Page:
Commend and Append: Documenting the Feminist History of the Infamous East End

Hi I’m Lara and I’m currently working on a student placement with Layers of London!

Since moving to the East End to study history two years ago I have become smitten with the wonderfully diverse, history, culture and individuals of the area (and, of course, the 24hour bagel shops). Therefore, when the opportunity to document the East End’s feminist history onto the new Layers of London map arose, I couldn't resist. So far I have been tasked with documenting half of the checkpoint areas noted in the ‘Feminist History in the East End- a walk’ pamphlet; a document sourced from the Ron Heisler Collection in Senate House, originally created by Clare Manifold for the ‘Rights of Women’ group in 1979.

Beginning at Old Ford Road, just outside of Victoria Park, and working west through Globe Town towards Bethnal Green I began to document locations including Cranbrook Estate, Weaver’s Fields, York Hall and Hanbury Street. With this came a slow realisation about the uncanny nature of what I was researching. I found that many of these locations, ones which I familiarise myself with several times a week, were now entirely foreign! Take Bethnal Green Library for example. To my mind, this was a space of knowledge and study frequented by curious students, adults and children. No - I was immensely mistaken. It turns out that this space had once housed 993 patients and chained women naked to their beds in what was, between 1800-1920, Bethnal Green Asylum- absolute madness!

Whilst this revelation was fascinating, albeit slightly unsettling, what it did showcase was the profound effect which buildings and locations can have on the understanding of  local history. With this, I decided to conduct my own feminist walking tour around the areas of the East End which I had researched during my first week. Destinations Bethnal Green Asylum and York Hall Public Baths still exist today, yet their architectural purpose has been reincarnated to match the needs of the 21st century; York Hall is currently a spa/hotel and also home to British Boxing.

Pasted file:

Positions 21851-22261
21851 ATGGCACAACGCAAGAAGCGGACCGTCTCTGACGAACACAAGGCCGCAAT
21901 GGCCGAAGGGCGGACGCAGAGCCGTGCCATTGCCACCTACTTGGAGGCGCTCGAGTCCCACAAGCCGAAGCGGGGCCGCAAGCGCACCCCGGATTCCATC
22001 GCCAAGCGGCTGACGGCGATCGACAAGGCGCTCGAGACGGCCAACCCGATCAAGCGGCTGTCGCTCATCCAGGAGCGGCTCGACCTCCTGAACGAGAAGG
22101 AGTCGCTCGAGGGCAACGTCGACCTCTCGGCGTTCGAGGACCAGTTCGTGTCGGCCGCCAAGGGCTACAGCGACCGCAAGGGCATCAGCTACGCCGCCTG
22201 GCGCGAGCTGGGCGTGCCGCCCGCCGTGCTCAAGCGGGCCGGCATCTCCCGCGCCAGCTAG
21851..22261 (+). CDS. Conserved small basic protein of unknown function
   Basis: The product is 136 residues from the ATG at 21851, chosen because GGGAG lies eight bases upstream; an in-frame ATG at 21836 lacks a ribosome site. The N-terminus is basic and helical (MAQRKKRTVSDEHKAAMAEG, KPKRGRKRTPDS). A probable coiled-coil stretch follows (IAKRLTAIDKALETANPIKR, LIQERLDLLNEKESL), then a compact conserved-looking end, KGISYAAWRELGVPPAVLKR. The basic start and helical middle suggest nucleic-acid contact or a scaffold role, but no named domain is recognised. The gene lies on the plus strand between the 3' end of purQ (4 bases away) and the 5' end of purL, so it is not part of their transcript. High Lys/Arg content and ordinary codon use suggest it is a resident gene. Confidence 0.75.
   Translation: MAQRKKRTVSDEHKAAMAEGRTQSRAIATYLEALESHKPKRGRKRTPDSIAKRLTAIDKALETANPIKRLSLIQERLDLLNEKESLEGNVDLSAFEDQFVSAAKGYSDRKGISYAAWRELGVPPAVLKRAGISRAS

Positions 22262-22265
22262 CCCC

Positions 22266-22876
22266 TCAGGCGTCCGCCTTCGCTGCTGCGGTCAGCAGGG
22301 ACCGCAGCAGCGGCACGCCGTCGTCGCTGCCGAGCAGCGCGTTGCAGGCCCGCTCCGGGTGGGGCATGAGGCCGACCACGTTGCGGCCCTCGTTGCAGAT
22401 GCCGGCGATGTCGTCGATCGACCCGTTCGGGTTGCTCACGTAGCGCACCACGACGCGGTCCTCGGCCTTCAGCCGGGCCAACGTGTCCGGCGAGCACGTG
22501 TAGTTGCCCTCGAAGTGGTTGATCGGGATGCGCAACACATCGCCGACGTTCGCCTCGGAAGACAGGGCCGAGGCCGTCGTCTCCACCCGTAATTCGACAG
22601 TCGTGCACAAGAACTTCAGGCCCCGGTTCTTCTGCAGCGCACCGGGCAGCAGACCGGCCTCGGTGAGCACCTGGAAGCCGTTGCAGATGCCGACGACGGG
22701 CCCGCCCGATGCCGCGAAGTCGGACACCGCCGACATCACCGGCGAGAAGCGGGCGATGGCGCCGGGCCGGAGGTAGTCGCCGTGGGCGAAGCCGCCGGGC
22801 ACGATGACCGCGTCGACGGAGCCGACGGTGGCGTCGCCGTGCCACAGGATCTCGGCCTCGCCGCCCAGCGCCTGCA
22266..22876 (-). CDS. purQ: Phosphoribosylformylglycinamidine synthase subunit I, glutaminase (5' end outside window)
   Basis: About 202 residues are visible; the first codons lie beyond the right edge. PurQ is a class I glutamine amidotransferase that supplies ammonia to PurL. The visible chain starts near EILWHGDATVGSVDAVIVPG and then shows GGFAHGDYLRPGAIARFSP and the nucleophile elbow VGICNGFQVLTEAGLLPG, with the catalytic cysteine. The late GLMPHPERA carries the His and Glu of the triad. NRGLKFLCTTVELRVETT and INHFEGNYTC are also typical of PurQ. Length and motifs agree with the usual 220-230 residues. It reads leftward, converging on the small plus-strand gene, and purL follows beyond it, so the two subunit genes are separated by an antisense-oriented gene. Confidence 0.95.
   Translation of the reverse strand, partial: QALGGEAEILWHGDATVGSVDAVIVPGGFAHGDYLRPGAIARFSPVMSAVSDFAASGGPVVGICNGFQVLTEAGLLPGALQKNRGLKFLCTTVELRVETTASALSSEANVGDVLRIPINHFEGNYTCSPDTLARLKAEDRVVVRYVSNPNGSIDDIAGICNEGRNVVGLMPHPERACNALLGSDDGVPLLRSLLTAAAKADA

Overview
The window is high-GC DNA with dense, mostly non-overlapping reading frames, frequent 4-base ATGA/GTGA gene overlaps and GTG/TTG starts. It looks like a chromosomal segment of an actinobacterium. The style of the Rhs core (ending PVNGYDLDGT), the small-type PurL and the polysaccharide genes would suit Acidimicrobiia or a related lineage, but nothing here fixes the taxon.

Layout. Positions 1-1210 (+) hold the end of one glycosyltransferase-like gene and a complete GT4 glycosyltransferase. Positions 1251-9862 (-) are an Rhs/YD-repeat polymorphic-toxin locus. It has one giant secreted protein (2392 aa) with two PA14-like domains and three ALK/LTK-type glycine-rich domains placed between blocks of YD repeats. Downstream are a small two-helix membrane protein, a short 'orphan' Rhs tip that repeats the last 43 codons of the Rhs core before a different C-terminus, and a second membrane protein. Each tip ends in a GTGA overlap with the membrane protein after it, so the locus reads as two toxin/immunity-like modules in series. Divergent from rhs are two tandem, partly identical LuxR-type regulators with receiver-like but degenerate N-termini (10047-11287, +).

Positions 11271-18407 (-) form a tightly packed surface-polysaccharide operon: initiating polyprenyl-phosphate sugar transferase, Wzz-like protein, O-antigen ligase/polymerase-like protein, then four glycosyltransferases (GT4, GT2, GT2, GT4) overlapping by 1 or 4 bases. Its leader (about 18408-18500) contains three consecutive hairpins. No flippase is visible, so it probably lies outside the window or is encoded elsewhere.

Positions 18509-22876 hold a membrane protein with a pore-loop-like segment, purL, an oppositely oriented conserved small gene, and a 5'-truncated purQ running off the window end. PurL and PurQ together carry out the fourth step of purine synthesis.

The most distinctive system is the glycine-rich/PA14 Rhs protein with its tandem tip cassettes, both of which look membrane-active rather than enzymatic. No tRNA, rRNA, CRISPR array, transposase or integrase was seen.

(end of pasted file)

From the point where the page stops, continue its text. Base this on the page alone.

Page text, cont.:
Often, I found that the histories of locations which still architecturally exist were easier to research, whilst the stories surrounding checkpoints which have been demolished seem to have vanished with the buildings themselves. For example, Weavers Fields was one of the East’s poorest weaving districts during the mid 19th century. However, after WWII the area was demolished and transformed into Bethnal Green’s largest public green space which still exists today. In the ‘Feminist History in the East End’ pamphlet an old weaver documents how she would “be tied to the loom all day” and often eat her meals there. Whilst the Weavers have been commemorated by Peter Dunn’s sculpture ‘Weaving Identity’, it felt humbling on my visit to have known the unique stories of the unspoken women who inhabited the area as well as the more renowned figures, e.g Henrietta Barnett,  Florence Booth and Eleanor Marx, who have left an infamous and public legacy on the East End.

With this, I urge anyone who is curious, or a just a bit of a fan of where they live, to use the internet for a quick historical browse, use Layers of London, use Google Maps and just go for a walk; you might find your favourite local pub was a hub for radical feminism or the site of an infamous murder?! When you have the same effect I did when I realised I’d been studying in an old asylum for the past year, you’ll thank me (or maybe not, who knows).